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Lisa’s Survivor Story: Free from Abuse, 42 Year Later

“I was born into a family with many problems – drugs, alcohol, and abuse,” Lisa began. She spent her early life in a tumultuous home with an inconsistent father an abusive mother.   

In her teens, Lisa’s father kept a close eye on her and her sister, but one activity they were permitted to do alone was play tennis. It was there, on the court, where Lisa met her future ex-husband, Bill – when he was 20 and she was 14. 

“We started to see each other and soon, he began to buy things for me. He saw I had nothing. He bought me shoes, a watch, and then an engagement ring,” recalled Lisa. “I never had so much attention and so I thought it was love. I had NO idea what I got myself into.” 

When Lisa was 16, there was a family argument about Bill. Her parents made her end the relationship and sent her away to her grandmother’s house. Lisa’s adult male cousin was also staying with their grandmother. One night, he manipulated her into sharing some drugs and alcohol, and then her cousin sexually assaulted her.  

“I told my Grandmother that I was sick and needed to go home,” Lisa remembered. “I left, promising to stay away from my fiancé, and I tried. I wanted to listen to my parents, and I was struggling with what happened to me that no one knew about.” 

Bill heard that Lisa was back in town and their relationship began again. After a particularly difficult time for Lisa’s family because of her father’s abuse, her parents consented for her to marry 22-year-old Bill at the age of 16.  

“Our wedding night was very strange. He asked his best friend to go to the drive-in theater with us. They sat in the front seat together, and I sat – utterly alone – in the back seat,” lamented Lisa. “The day after our wedding, he became a totally different person. I remember thinking, ‘Oh my God, what have I done?’” 

Bill began to coerce Lisa into sex. “One day, I asked my mother-in-law for some advice. She told me a good wife will submit to her husband, no matter what he wants,” said Lisa. “She twisted scripture to try and make me believe this, but I couldn’t let it go. I told my husband how I felt, and he said he was doing nothing wrong. I argued and this is when the beatings began.”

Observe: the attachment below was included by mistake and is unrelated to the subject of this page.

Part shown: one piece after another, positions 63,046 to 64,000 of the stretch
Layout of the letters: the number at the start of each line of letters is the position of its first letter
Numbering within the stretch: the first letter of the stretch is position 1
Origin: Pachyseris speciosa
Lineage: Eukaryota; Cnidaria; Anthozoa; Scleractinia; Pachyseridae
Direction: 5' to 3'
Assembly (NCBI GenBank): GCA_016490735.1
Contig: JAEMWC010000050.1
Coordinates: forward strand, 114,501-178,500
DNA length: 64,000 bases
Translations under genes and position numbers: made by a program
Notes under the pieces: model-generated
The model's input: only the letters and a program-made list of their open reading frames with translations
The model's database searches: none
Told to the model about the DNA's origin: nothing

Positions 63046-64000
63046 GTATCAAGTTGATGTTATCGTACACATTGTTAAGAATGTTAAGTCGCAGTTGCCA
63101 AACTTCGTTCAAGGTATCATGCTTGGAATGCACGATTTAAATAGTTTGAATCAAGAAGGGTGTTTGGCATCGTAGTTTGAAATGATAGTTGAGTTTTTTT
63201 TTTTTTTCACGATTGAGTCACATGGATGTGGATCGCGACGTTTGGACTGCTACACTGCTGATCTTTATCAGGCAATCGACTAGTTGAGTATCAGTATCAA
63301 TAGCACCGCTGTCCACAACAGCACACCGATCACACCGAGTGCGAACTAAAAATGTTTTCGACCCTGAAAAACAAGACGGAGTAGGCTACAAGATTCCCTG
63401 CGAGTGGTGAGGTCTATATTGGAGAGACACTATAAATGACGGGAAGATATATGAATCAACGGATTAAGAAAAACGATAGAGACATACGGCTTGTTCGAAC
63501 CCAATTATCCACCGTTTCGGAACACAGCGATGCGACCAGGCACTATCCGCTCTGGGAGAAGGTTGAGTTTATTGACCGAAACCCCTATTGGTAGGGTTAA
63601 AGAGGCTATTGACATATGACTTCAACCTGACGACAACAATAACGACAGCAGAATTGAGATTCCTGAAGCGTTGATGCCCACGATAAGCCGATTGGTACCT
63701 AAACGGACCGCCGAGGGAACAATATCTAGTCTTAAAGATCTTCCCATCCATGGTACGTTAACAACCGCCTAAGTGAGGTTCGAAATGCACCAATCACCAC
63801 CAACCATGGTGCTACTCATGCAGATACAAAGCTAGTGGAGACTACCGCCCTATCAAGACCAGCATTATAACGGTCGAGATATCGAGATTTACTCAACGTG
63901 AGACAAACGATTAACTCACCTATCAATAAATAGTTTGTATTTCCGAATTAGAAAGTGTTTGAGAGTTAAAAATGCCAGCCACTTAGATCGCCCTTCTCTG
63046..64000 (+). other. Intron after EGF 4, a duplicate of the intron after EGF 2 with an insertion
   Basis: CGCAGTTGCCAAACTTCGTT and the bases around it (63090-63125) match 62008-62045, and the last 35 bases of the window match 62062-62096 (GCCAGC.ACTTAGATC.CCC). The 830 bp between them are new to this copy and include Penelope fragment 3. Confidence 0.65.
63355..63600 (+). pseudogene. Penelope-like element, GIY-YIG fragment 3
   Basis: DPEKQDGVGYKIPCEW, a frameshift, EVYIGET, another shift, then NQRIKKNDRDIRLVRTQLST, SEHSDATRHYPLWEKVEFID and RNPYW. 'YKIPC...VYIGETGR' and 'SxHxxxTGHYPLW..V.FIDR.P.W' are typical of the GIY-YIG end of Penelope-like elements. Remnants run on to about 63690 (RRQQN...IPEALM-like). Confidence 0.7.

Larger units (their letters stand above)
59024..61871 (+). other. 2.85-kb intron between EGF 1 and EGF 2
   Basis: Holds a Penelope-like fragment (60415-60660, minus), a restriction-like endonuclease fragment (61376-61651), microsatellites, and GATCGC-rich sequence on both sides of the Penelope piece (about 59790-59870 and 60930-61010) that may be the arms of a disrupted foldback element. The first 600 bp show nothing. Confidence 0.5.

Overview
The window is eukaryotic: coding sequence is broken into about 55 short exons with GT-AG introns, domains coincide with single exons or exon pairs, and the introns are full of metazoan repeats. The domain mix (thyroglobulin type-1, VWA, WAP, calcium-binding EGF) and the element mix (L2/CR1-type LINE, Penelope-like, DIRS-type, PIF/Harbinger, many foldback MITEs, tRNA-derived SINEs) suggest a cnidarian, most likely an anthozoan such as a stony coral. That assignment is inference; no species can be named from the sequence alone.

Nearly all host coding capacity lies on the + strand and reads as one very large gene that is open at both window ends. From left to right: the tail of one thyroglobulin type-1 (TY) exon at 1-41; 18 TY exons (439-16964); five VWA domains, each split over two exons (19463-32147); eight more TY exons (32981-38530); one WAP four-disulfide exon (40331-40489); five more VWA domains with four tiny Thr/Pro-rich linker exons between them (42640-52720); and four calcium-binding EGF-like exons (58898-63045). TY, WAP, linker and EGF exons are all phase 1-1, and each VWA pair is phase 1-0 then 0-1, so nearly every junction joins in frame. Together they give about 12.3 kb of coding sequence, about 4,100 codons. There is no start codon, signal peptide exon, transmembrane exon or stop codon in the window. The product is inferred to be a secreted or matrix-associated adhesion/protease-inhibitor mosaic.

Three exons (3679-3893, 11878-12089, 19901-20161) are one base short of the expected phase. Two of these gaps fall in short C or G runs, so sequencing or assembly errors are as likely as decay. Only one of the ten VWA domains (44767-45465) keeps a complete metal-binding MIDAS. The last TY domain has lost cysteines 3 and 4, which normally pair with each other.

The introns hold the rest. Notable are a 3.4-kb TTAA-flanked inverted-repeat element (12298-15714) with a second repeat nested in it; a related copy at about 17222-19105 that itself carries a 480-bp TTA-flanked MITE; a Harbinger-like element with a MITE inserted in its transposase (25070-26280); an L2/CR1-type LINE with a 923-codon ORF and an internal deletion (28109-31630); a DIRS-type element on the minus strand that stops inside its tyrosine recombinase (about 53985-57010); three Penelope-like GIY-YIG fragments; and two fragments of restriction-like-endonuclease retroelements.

After a few months of physical abuse, Lisa was determined to leave. Bill lied; he said he was now her legal guardian, and he would have her committed. She was terrified, so she submitted to survive.  

“I tried to work, but I couldn’t hold a job, because he would accuse me of cheating on him. I never did!” explained Lisa. “He became so controlling that I was suffocating. I couldn’t make my own decisions. I was never allowed money, even if I worked for it.” Bill even prevented Lisa from finishing her college degree.  

Bill lost his job, and although money was tight, he began to beg Lisa for more children. “After our third child, I had a miscarriage. I didn’t want to try anymore. I didn’t think I could carry a child to term,” she shared. “He insisted and I continued to tell him no. Then, he secretly stopped using protection and I ended up pregnant.”  

Lisa kept the peace to ensure a healthy pregnancy and a “happy family.” For the next six years, there was a “honeymoon period” and she experienced no abuse. Lisa, Bill, and their five children moved and became involved with a church near their new home. Things were looking up. Then, an incident with a youth pastor and their youngest child sent things spiraling into despair. Bill got into legal trouble with their church, and they had to leave. Lisa’s support system had been ripped from under her and she was forced back into isolation.  

The family attended therapy together until Bill decided that he no longer needed to be included because “he was not the problem.” Their youngest child disclosed to a therapist that Bill was sexually abusing the child, who was removed from the home and from the safe arms of Lisa.